Reginald Blockley LUCAS

LUCAS, Reginald Blockley

Service Number: Officer
Enlisted: Not yet discovered
Last Rank: Captain
Last Unit: Unspecified British Units
Born: Hyde Park, Adelaide, South Australia, 11 September 1889
Home Town: Adelaide, South Australia
Schooling: St Peter's College and the University of Adelaide
Occupation: Medical Practitioner
Died: Killed In Action, France , 3 July 1916, aged 26 years
Cemetery: No known grave - "Known Unto God"
Memorials: Adelaide National War Memorial, Hackney St Peter's College Fallen Honour Board, Thiepval Memorial, Unley Arch of Remembrance
Show Relationships

World War 1 Service

3 Jul 1916: Involvement Captain, Officer, Unspecified British Units

Help us honour Reginald Blockley Lucas's service by contributing information, stories, and images so that they can be preserved for future generations.



Reginald Blockley Lucas of Millswood, South Australia was born in September 1889 at Hyde Park and later attended St Peter's College. After leaving the ‘Old School’, he studied medicine at Adelaide University and was in the same year as Harry Nott (OS) who was later the first RMO for the 10th Battalion AIF.

In January 1915, Reginald transferred from the Australian Army Medical Corps Reserve to the British Army and shortly thereafter was posted to the Base Hospital at Rouen, France as a Lieutenant. He remained there until March 1916 when attached to the 7th (Service) Battalion of the Norfolk Regiment as a temporary captain.

The 7th (Service) Battalion which had been formed at Norwich, England in August 1914 as part of 35th Brigade, 12th Division in Kitchener’s New Army was billeted in and around Shorncliffe, Romney and Littlestone before then moving to Malplaquet Barracks, Aldershot in February 1915 to complete their training; they landed in France at the end of May 1915. [i]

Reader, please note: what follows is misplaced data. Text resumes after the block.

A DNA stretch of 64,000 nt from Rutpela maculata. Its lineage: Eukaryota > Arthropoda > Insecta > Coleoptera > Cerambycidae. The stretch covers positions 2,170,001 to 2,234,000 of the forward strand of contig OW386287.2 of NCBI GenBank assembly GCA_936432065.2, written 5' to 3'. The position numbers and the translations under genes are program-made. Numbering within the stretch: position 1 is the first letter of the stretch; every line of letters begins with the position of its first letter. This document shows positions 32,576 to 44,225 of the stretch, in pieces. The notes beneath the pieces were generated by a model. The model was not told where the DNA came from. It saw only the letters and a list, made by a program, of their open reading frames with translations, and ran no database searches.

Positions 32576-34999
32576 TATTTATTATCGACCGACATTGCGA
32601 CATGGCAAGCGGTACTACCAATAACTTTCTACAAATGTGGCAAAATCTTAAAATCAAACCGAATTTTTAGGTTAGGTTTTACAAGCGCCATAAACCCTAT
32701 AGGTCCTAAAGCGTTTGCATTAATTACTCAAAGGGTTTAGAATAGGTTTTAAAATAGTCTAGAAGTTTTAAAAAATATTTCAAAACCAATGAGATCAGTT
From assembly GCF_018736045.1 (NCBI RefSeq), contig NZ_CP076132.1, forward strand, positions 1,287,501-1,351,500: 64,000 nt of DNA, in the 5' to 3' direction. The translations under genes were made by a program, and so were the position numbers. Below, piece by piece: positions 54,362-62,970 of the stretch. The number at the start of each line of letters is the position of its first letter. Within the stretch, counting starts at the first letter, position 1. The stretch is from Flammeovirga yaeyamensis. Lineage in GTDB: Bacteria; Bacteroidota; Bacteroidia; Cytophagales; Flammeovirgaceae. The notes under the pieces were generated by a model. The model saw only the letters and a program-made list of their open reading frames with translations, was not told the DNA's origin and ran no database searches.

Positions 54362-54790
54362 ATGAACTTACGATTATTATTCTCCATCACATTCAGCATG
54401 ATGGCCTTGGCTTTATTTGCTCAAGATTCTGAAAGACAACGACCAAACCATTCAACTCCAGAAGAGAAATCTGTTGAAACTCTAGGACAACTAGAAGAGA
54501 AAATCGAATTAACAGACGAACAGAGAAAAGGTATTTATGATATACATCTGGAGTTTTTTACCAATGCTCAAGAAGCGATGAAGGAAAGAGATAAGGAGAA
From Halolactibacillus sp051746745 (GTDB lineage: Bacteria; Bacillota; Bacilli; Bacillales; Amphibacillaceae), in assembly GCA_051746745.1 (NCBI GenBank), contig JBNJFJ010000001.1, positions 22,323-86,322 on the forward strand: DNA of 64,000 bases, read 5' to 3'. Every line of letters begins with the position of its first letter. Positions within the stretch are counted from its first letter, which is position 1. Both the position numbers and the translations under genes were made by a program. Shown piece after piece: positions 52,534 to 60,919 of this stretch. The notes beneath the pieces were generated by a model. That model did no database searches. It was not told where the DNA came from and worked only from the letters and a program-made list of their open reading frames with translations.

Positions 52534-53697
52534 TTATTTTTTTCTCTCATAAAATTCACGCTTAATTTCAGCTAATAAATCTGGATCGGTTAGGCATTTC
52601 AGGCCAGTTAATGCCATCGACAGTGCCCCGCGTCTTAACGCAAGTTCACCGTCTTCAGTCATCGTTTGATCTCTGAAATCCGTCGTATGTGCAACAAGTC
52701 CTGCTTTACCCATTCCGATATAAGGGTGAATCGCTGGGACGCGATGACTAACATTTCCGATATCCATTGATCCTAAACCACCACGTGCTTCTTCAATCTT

During the night of 1 July, the 12th Division relieved the badly knocked about 8th Division after its attempt to take German held Ovillers-la-Boisselle. The 12th Division was to continue the attack on Ovillers in the early hours of 2 July, but as the relief was so chaotic, the division had to request a 24 hour postponement.

Early on 3 July, the 35th and 37th Brigades advanced under the cover of their artillery and rushed forward the remaining short distance toward the German trenches once the barrage lifted. Heavy shelling however soon caused some of the attacking to lose direction and momentum but those units who made good progress and entered the German’s trench lines were suddenly bogged down in titanic bomb fights. The highly trained and aggressive German troops fought bravely to hold their line and the 12th Division was unable to take the objective and later counted their casualties in the thousands. Captain Reginald Blockley Lucas was killed in action on 3 July 1916.

His younger brother Alfred (OS) enlisted on 24 September 1915 and served with the Australian Engineers as well as the 3rd Light Horse Regiment; he returned to Australia in 1919.

[i] James, E A, Historical Records Of British Infantry Regiments In The Great War 1914-1918, Rank Xerox Copy Bureau, Birmingham Revised Edition, 1976, p. 32

From the book Fallen Saints